Cantatas, Anthems, & Ballet Music by Thomas Byron Parks
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The Cherubic Hymn
Response or Anthem for A Cappella SATB
Music � 2008 Thomas Byron Parks
Click here to hear music as MP3
This has not been sung,, so instruments are used for
voices. (MIDI String Ensemble 2 for SATB)
If you use it, please send me a recording that I may
use on this site, and for seeking publication.
~ The Lyrics ~
mystically represent the Cherubim,
and sing to the life-giving
Trinity the thrice-holy hymn,
let us now lay aside all earthly
that we may receive the King of
who comes invisibly upborne by the
Cherubic Hymn is the primary cherubikon, or song of the angels, sung
during every Divine Liturgy of the year except those of Holy Thursday
and Holy Saturday. It occurs after the Gospel reading and is
interrupted by the Great Entrance. The Cherubic Hymn was added to the
Liturgy of St. John Chrysostom by order of the Emperor Justinian near
the end of the sixth century.
In singing the Cherubic Hymn, we are
asked to lay "aside all earthly care that we may receive the King of
all" (Matt 24:44). We are asked to leave this temporary world so that
we may make the "great entrance" with Christ into His Kingdom.
Cherubim are a type of angel usually
involved in sacred work before God. They are generally described as
winged creatures with feet and hands. The word(s) occurs over 90 times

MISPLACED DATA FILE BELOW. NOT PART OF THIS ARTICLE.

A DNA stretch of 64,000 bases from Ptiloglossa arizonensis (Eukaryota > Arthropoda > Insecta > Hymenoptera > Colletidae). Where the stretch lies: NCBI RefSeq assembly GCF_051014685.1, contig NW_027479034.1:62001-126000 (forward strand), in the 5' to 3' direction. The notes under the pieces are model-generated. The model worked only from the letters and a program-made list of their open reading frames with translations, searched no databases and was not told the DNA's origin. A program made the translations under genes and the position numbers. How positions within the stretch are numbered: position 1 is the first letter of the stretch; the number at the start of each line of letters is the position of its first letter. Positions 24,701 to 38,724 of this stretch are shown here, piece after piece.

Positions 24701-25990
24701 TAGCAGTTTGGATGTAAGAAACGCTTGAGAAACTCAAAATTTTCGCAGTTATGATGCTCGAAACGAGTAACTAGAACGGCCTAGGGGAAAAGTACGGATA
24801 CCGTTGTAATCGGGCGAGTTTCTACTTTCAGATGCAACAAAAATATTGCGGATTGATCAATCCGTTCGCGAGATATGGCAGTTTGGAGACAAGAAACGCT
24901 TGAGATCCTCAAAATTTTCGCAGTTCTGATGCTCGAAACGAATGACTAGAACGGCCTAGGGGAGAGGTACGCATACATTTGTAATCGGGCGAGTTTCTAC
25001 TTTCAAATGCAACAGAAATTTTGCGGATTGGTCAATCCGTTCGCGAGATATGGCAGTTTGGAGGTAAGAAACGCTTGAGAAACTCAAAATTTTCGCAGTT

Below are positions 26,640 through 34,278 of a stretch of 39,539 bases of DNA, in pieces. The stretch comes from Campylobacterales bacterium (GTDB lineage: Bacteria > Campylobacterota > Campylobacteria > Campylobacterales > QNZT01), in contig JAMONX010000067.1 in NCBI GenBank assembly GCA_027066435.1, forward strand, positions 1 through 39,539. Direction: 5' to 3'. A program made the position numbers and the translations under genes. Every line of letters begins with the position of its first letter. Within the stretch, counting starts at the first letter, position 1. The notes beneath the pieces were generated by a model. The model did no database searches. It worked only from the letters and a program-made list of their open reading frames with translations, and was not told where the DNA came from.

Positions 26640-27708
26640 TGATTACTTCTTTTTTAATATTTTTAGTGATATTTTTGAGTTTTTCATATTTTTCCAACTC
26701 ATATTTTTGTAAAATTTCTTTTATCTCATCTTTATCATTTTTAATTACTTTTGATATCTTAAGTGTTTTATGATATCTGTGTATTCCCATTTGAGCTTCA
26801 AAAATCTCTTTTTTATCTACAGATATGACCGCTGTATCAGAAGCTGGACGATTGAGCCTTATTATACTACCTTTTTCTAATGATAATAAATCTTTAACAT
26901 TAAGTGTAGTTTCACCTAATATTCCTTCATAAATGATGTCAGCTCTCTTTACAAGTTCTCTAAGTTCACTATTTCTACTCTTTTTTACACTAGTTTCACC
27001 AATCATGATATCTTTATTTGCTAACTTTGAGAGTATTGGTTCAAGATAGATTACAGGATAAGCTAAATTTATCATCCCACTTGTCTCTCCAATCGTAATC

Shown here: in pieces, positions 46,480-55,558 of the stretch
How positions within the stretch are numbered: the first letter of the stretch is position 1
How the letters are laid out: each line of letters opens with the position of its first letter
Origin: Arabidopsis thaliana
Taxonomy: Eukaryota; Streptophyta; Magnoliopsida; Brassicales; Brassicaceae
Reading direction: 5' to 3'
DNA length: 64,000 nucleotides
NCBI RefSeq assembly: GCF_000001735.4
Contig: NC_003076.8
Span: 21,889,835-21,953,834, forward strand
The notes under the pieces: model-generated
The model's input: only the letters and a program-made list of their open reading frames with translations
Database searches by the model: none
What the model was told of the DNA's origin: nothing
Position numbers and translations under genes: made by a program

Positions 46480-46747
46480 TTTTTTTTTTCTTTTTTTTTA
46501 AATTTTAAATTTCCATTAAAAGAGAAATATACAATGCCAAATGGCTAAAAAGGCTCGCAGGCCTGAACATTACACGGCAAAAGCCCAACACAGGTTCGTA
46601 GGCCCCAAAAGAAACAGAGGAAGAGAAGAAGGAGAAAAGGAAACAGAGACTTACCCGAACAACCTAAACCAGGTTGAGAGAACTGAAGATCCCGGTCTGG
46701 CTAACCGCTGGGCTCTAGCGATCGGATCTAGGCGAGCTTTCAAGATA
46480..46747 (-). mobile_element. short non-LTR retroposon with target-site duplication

in the Old Testament and once in the New Testament at Heb. 9:5, "And
above it were the cherubim of glory overshadowing the mercy seat; but
of these things we cannot now speak in detail."
The use of the word Alleluia in the
Liturgy is also a very old inheritance from the Synagogue. It became a
cry of joy without much reference to its exact meaning in a language no
longer understood (as did Hosanna). Its place in the Liturgy varied
considerably. In the Byzantine Rite it comes as the climax of the
Cherubic Hymn at the Great Entrance.
it may be literally rendered, "All
hail to Him Who is!"--taking "All Hail" as equivalent to "Glory in the
Highest," and taking "Who is" in the sense in which God said to Moses:
"Thus shalt thou say to the children of Israel; WHO IS hath sent me to
you.” It belonged, as a
divinely authorized doxology, to the Hebrew liturgy from the beginning.
Finally let me say, the great Russian
composers mostly did very much longer versions of this...and sometimes
part harmony. I wrote a
shorter version in four part harmony which may be mote accessable to
The Cherubic Hymn scores of
Archangelsky, Bortniansky, Chesnokov, Gretchaninov, Konstantinov,
Lomakin, and Lvovsky, check out: